Aqueduct Racetrack is situated wholly within Queens Community Board 10. “We’ve roundly criticized the process; it’s not the best way to make this kind of a decision, but it’s time for this project to move forward without any further delay,” said Betty Braton, Community Board 10 Chairperson. “Our criteria in looking at the information provided to us by all the bidders could be summed up by five questions: Can they build it? Can they run it? Will this proposal mesh well with our community? Will the company be open to working with us to minimize any negative impacts? And will the state realize a big pot of money that will help ease the burden on NY taxpayers? The AEG selection meets our criteria and we can work with them.”

As this process to select a VLT franchisee for Aqueduct has moved forward, Addabbo, Pheffer and Community Board 10 have been in agreement that while none of the bids were perfect, some, like the one submitted by AEG, were better than others. They have also been in agreement that they would be able to work with whatever bidder was selected to make the project work for the local community.

They all agree that AEG has been open with them as to its plans and they believe the AEG proposal can result in a successful project with much-needed employment opportunities for local residents. Lastly, they all agree that AEG’s proposal can result in a facility that impacts the community positively. The criteria imposed on the decision by Assembly Speaker Sheldon Silver are reasonable and prudent. If they are met by AEG, this project must move forward without further delay.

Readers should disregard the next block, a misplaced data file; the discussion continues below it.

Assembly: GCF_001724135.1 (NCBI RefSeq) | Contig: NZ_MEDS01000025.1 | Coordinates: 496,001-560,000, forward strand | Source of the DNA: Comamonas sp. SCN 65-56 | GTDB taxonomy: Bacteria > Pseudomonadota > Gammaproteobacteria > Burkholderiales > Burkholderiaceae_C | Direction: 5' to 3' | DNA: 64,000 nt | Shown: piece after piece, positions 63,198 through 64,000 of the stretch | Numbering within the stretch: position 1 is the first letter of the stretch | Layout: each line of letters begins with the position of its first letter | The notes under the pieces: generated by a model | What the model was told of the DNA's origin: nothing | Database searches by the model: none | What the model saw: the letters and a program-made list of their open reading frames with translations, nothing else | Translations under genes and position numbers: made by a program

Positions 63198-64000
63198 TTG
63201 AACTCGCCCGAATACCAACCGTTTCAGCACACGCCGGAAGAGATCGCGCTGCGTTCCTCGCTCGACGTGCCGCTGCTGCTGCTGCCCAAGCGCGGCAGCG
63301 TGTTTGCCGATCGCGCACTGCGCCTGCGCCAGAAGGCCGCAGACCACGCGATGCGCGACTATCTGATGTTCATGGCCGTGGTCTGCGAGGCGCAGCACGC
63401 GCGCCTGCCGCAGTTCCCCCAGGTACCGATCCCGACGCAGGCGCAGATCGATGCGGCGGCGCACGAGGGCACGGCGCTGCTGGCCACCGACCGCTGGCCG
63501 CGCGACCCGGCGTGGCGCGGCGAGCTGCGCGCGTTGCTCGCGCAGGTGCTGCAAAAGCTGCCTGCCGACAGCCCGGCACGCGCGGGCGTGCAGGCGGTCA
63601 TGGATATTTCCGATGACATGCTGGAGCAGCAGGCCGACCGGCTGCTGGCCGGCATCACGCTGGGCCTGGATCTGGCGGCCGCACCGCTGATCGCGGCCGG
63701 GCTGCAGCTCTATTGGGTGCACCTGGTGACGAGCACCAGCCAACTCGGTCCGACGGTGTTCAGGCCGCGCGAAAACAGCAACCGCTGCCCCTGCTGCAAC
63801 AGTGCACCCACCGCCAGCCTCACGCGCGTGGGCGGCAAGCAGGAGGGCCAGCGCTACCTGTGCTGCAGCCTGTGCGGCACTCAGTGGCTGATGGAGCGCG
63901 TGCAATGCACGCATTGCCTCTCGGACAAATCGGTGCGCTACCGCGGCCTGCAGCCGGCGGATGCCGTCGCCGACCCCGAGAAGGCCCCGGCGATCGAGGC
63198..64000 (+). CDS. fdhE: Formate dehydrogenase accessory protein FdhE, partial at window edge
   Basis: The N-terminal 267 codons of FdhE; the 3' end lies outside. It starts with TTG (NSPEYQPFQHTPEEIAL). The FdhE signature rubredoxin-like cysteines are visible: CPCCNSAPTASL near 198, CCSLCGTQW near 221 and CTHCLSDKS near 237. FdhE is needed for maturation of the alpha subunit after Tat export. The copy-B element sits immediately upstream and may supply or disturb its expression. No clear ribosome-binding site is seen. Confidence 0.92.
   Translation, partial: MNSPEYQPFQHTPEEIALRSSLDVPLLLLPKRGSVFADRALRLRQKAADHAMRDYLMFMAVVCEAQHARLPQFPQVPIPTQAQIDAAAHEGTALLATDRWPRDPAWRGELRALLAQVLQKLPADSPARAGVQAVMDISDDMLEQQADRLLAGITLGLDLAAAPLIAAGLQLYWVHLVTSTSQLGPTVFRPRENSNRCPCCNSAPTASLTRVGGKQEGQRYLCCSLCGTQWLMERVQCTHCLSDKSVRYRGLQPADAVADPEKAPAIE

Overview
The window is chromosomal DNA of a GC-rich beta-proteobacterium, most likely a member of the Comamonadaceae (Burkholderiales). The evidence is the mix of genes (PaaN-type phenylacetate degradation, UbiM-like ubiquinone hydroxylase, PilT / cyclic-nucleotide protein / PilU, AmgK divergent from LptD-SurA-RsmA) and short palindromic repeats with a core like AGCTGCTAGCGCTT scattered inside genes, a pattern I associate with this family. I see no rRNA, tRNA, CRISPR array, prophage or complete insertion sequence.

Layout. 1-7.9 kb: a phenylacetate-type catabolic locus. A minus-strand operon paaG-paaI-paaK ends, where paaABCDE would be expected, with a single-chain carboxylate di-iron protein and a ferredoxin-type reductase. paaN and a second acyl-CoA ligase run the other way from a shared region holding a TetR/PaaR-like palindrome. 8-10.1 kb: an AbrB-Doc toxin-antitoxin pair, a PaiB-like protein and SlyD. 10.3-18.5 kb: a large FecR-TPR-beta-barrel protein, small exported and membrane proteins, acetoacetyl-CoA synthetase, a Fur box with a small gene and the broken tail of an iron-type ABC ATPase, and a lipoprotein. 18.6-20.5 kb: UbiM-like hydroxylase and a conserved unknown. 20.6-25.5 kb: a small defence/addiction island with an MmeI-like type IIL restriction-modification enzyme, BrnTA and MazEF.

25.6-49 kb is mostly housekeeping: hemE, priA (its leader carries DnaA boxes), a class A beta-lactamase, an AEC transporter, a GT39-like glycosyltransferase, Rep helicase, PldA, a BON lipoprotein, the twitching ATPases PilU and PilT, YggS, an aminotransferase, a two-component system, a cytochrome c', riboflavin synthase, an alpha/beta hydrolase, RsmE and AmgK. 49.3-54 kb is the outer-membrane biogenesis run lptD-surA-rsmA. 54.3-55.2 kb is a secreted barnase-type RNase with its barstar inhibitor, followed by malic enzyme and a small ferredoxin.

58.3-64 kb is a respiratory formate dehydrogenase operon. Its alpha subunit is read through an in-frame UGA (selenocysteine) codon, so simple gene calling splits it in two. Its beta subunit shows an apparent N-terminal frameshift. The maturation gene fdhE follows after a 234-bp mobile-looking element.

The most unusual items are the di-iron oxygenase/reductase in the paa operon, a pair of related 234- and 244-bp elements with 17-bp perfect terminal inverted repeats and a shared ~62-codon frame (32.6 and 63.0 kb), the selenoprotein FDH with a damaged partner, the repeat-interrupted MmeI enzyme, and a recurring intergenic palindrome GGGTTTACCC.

Monday, February 22, 2010

Volunteers Ring Alarm: Cash-Strapped Community Ambulance Corps to Charge Insurance by Lisa L. Colangelo - NYDaily News

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Helping their neighbors isn't just a hobby for sisters Kathy Sexton-Dalbey and Kelly Sexton of the Woodhaven-Richmond Hill Volunteer Ambulance Corps.

It's a family tradition.

Their father, Timothy, helped start the corps 45 years ago. It's where he met their mom, Patricia.